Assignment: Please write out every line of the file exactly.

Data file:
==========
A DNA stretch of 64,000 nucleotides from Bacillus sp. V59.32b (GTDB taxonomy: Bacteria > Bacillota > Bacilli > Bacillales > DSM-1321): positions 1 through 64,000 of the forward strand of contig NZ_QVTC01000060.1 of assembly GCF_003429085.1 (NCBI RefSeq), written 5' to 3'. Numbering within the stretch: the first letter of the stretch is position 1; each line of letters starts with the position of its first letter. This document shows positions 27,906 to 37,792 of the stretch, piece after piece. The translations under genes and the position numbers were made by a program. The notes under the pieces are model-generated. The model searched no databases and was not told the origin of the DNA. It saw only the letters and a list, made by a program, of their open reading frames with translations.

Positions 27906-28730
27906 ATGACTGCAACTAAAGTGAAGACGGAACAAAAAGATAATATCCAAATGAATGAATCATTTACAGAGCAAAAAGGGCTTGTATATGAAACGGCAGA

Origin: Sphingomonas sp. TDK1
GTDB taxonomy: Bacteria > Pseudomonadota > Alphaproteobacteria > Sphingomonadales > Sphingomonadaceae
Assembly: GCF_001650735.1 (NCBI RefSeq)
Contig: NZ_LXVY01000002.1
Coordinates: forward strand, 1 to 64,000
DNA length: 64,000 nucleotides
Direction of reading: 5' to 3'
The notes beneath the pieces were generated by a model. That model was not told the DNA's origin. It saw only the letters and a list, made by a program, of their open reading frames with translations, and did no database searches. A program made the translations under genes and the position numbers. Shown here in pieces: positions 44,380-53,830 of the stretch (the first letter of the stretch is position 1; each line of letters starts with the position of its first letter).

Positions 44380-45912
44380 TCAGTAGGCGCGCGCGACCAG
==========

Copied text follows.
A DNA stretch of 64,000 nucleotides from Bacillus sp. V59.32b (GTDB taxonomy: Bacteria > Bacillota > Bacilli > Bacillales > DSM-1321): positions 1 through 64,000 of the forward strand of contig NZ_QVTC01000060.1 of assembly GCF_003429085.1 (NCBI RefSeq), written 5' to 3'. Numbering within the stretch: the first letter of the stretch is position 1; each line of letters starts with the position of its first letter. This document shows positions 27,906 to 37,792 of the stretch, piece after piece. The translations under genes and the position numbers were made by a program. The notes under the pieces are model-generated. The model searched no databases and was not told the origin of the DNA. It saw only the letters and a list, made by a program, of their open reading frames with translations.

Positions 27906-28730
27906 ATGACTGCAACTAAAGTGAAGACGGAACAAAAAGATAATATCCAAATGAATGAATCATTTACAGAGCAAAAAGGGCTTGTATATGAAACGGCAGA

Origin: Sphingomonas sp. TDK1
GTDB taxonomy: Bacteria > Pseudomonadota > Alphaproteobacteria > Sphingomonadales > Sphingomonadaceae
Assembly: GCF_001650735.1 (NCBI RefSeq)
Contig: NZ_LXVY01000002.1
Coordinates: forward strand, 1 to 64,000
DNA length: 64,000 nucleotides
Direction of reading: 5' to 3'
The notes beneath the pieces were generated by a model. That model was not told the DNA's origin. It saw only the letters and a list, made by a program, of their open reading frames with translations, and did no database searches. A program made the translations under genes and the position numbers. Shown here in pieces: positions 44,380-53,830 of the stretch (the first letter of the stretch is position 1; each line of letters starts with the position of its first letter).

Positions 44380-45912
44380 TCAGTAGGCGCGCGCGACCAG